The workshop will sketch out the LEGO® SERIOUS PLAY® approach and outline with practical activities how its principles can be adapted to higher education contexts. The session will also draw on literature and current initiatives concerning play in higher education and debunk the notion that the playful is incompatible with the serious, complex or challenging. Questions about, and examples from, participants’ own practices and contexts will be welcomed.
David is Senior Lecturer in International Relations at Loughborough University. He is Senior Fellow of the HEA and Honorary Research Fellow, Archbishop Desmond Tutu Centre for War and Peace Studies.
David will lead the workshop Visual communication: multimedia methods for engagement and active learning.
In this workshop, we’ll be matching how our students learn to how we deliver lecture content by exploiting the potential of images, and mapping that to how our brains process knowledge.
Drawing on five decades of research in cognition, and the contemporary scholarly research of Richard Mayer and others, we’ll explore a more balanced pedagogic delivery called multimedia learning (MML).
MML acknowledges the role vision plays in interpreting knowledge. It can be adapted and applied in other pedagogic contexts beyond the lecture theatre, but it also draws on an older idiom: ‘a picture paints a thousand words’. We’ll be reviewing David’s recently published research that explores how imagery generates engagement, provokes active learning, and stimulates better recall. The workshop will begin with a visual presentation using image-filled slides that summarises the research and its findings. We’ll be talking about the implications of adapting our pedagogies to – and exploiting resources from – the digital visual era. We’ll also look at supporting the increasing number of dyslexic learners through visuality. You’ll have the opportunity to do hands-on exercises in groups to better understand the ‘how’ of the process. If you can, please bring an Internet-connected device with you.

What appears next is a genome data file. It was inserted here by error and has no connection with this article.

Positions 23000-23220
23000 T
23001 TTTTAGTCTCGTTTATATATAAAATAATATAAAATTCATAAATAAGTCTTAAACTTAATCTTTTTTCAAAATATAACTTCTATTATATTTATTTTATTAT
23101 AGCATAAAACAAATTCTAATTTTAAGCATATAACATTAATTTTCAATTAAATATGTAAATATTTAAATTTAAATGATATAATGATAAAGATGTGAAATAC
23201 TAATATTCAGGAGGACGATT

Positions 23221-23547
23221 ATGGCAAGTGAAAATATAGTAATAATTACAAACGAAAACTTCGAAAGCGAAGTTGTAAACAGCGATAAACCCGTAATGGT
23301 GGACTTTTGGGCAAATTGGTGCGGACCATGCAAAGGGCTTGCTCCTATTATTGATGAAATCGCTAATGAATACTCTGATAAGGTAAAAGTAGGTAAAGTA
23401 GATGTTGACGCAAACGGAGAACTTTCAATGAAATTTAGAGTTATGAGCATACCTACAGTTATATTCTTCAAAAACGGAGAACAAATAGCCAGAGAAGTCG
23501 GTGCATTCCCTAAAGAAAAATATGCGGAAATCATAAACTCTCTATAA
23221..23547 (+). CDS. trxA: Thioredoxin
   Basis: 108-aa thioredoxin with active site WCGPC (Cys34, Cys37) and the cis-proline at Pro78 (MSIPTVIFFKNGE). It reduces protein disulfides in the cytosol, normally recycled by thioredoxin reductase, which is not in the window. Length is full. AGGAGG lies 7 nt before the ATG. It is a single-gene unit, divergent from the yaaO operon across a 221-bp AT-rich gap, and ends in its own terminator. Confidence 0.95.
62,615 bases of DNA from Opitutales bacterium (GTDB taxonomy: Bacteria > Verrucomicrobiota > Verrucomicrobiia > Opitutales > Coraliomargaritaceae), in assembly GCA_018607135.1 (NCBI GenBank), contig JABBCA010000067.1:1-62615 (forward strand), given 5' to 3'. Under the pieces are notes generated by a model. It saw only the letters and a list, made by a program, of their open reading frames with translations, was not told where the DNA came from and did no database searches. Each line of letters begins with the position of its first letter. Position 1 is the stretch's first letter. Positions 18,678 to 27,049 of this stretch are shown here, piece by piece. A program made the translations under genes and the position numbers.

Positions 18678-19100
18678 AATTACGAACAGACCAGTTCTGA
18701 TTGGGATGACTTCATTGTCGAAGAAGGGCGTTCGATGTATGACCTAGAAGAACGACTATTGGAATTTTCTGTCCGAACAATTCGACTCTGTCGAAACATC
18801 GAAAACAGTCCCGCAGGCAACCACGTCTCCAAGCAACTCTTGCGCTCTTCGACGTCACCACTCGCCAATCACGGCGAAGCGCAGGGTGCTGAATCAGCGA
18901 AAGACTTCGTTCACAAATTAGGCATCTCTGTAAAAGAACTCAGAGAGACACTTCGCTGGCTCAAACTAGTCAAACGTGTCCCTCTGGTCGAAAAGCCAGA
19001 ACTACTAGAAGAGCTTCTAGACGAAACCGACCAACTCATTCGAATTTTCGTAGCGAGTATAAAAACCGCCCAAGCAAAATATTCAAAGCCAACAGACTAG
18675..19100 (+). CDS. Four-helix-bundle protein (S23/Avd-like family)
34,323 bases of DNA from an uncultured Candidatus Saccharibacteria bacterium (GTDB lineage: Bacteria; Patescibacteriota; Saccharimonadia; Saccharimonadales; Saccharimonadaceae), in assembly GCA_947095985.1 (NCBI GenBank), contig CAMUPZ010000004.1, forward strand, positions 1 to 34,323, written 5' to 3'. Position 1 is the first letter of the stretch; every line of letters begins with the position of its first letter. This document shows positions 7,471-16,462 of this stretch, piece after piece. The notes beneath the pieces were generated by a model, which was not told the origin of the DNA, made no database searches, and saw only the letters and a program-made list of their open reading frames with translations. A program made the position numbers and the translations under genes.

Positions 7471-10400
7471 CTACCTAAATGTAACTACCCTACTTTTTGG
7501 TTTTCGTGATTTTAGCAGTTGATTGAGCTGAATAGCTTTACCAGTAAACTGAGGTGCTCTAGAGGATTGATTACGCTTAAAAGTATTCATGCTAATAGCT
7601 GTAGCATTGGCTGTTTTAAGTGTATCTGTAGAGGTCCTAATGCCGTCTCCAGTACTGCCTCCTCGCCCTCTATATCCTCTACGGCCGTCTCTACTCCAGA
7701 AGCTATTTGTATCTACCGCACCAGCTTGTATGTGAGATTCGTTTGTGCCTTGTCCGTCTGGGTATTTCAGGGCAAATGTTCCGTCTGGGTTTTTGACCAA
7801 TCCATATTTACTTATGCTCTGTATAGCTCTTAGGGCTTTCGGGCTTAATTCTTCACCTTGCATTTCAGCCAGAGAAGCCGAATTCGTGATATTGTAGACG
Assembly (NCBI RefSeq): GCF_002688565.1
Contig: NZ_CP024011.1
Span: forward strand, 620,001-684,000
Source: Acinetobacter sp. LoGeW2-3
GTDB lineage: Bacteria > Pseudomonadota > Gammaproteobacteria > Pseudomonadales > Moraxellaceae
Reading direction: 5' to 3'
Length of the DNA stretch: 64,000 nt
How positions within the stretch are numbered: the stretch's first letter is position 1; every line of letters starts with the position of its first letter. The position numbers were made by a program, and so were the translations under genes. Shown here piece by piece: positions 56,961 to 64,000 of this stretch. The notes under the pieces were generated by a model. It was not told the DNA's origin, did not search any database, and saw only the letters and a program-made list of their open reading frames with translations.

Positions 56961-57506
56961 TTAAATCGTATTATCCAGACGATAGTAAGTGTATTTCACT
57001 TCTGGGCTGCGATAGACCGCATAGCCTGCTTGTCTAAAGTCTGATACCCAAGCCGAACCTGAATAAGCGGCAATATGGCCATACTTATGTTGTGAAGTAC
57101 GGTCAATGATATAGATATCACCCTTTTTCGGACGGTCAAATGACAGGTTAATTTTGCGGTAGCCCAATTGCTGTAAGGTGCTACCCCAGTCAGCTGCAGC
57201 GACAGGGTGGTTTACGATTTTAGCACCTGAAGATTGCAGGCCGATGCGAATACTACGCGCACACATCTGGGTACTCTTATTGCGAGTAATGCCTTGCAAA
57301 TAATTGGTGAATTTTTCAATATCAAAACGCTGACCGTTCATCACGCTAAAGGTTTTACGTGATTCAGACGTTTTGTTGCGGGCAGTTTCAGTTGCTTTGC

Please watch David’s TEDx talk Visual feasts of the mind: matching how we teach to how we learn to prepare for the workshop.
We've created a conference pack for you to download.
9.30–9.55 Coffee and registration
10.10–10.40 Vice Chancellor's address
10.45–11.30 Keynote: Reconceptualising the retention puzzle through the lens of student resilience
11.45–12.45 Parallel session 1
13.30–14.30 Parallel session 2
14.45–15.45 Parallel session 3
15.45–16.15 Lesley Dobree
Presenters can choose from the following:
Please give approximate timings for your session. For example:
If you’ll be using PowerPoint slides in your presentation or workshop, please download the Presenters' PowerPoint Slide template (.pptx). Please also provide us with an electronic copy of your PowerPoint presentation at least one week prior to the conference. Presentations will be included in the conference proceedings.
Each physical poster will be displayed on a board and should be A1 in size.
Images and logos should be prepared at a minimum 150dpi at 100% size.
You should arrange for your poster to be printed by Digital Copy Services and delivered to Anglia Learning & Teaching at least one week prior to the conference.
Please also submit a PDF version of your poster for inclusion in the conference proceedings.
For general information and to view resources from last year's conference, please visit our CPD Opportunities Annual Conference page.
The conference booking is now closed. Please email us at firstname.lastname@example.org if you have any queries or want to make any changes.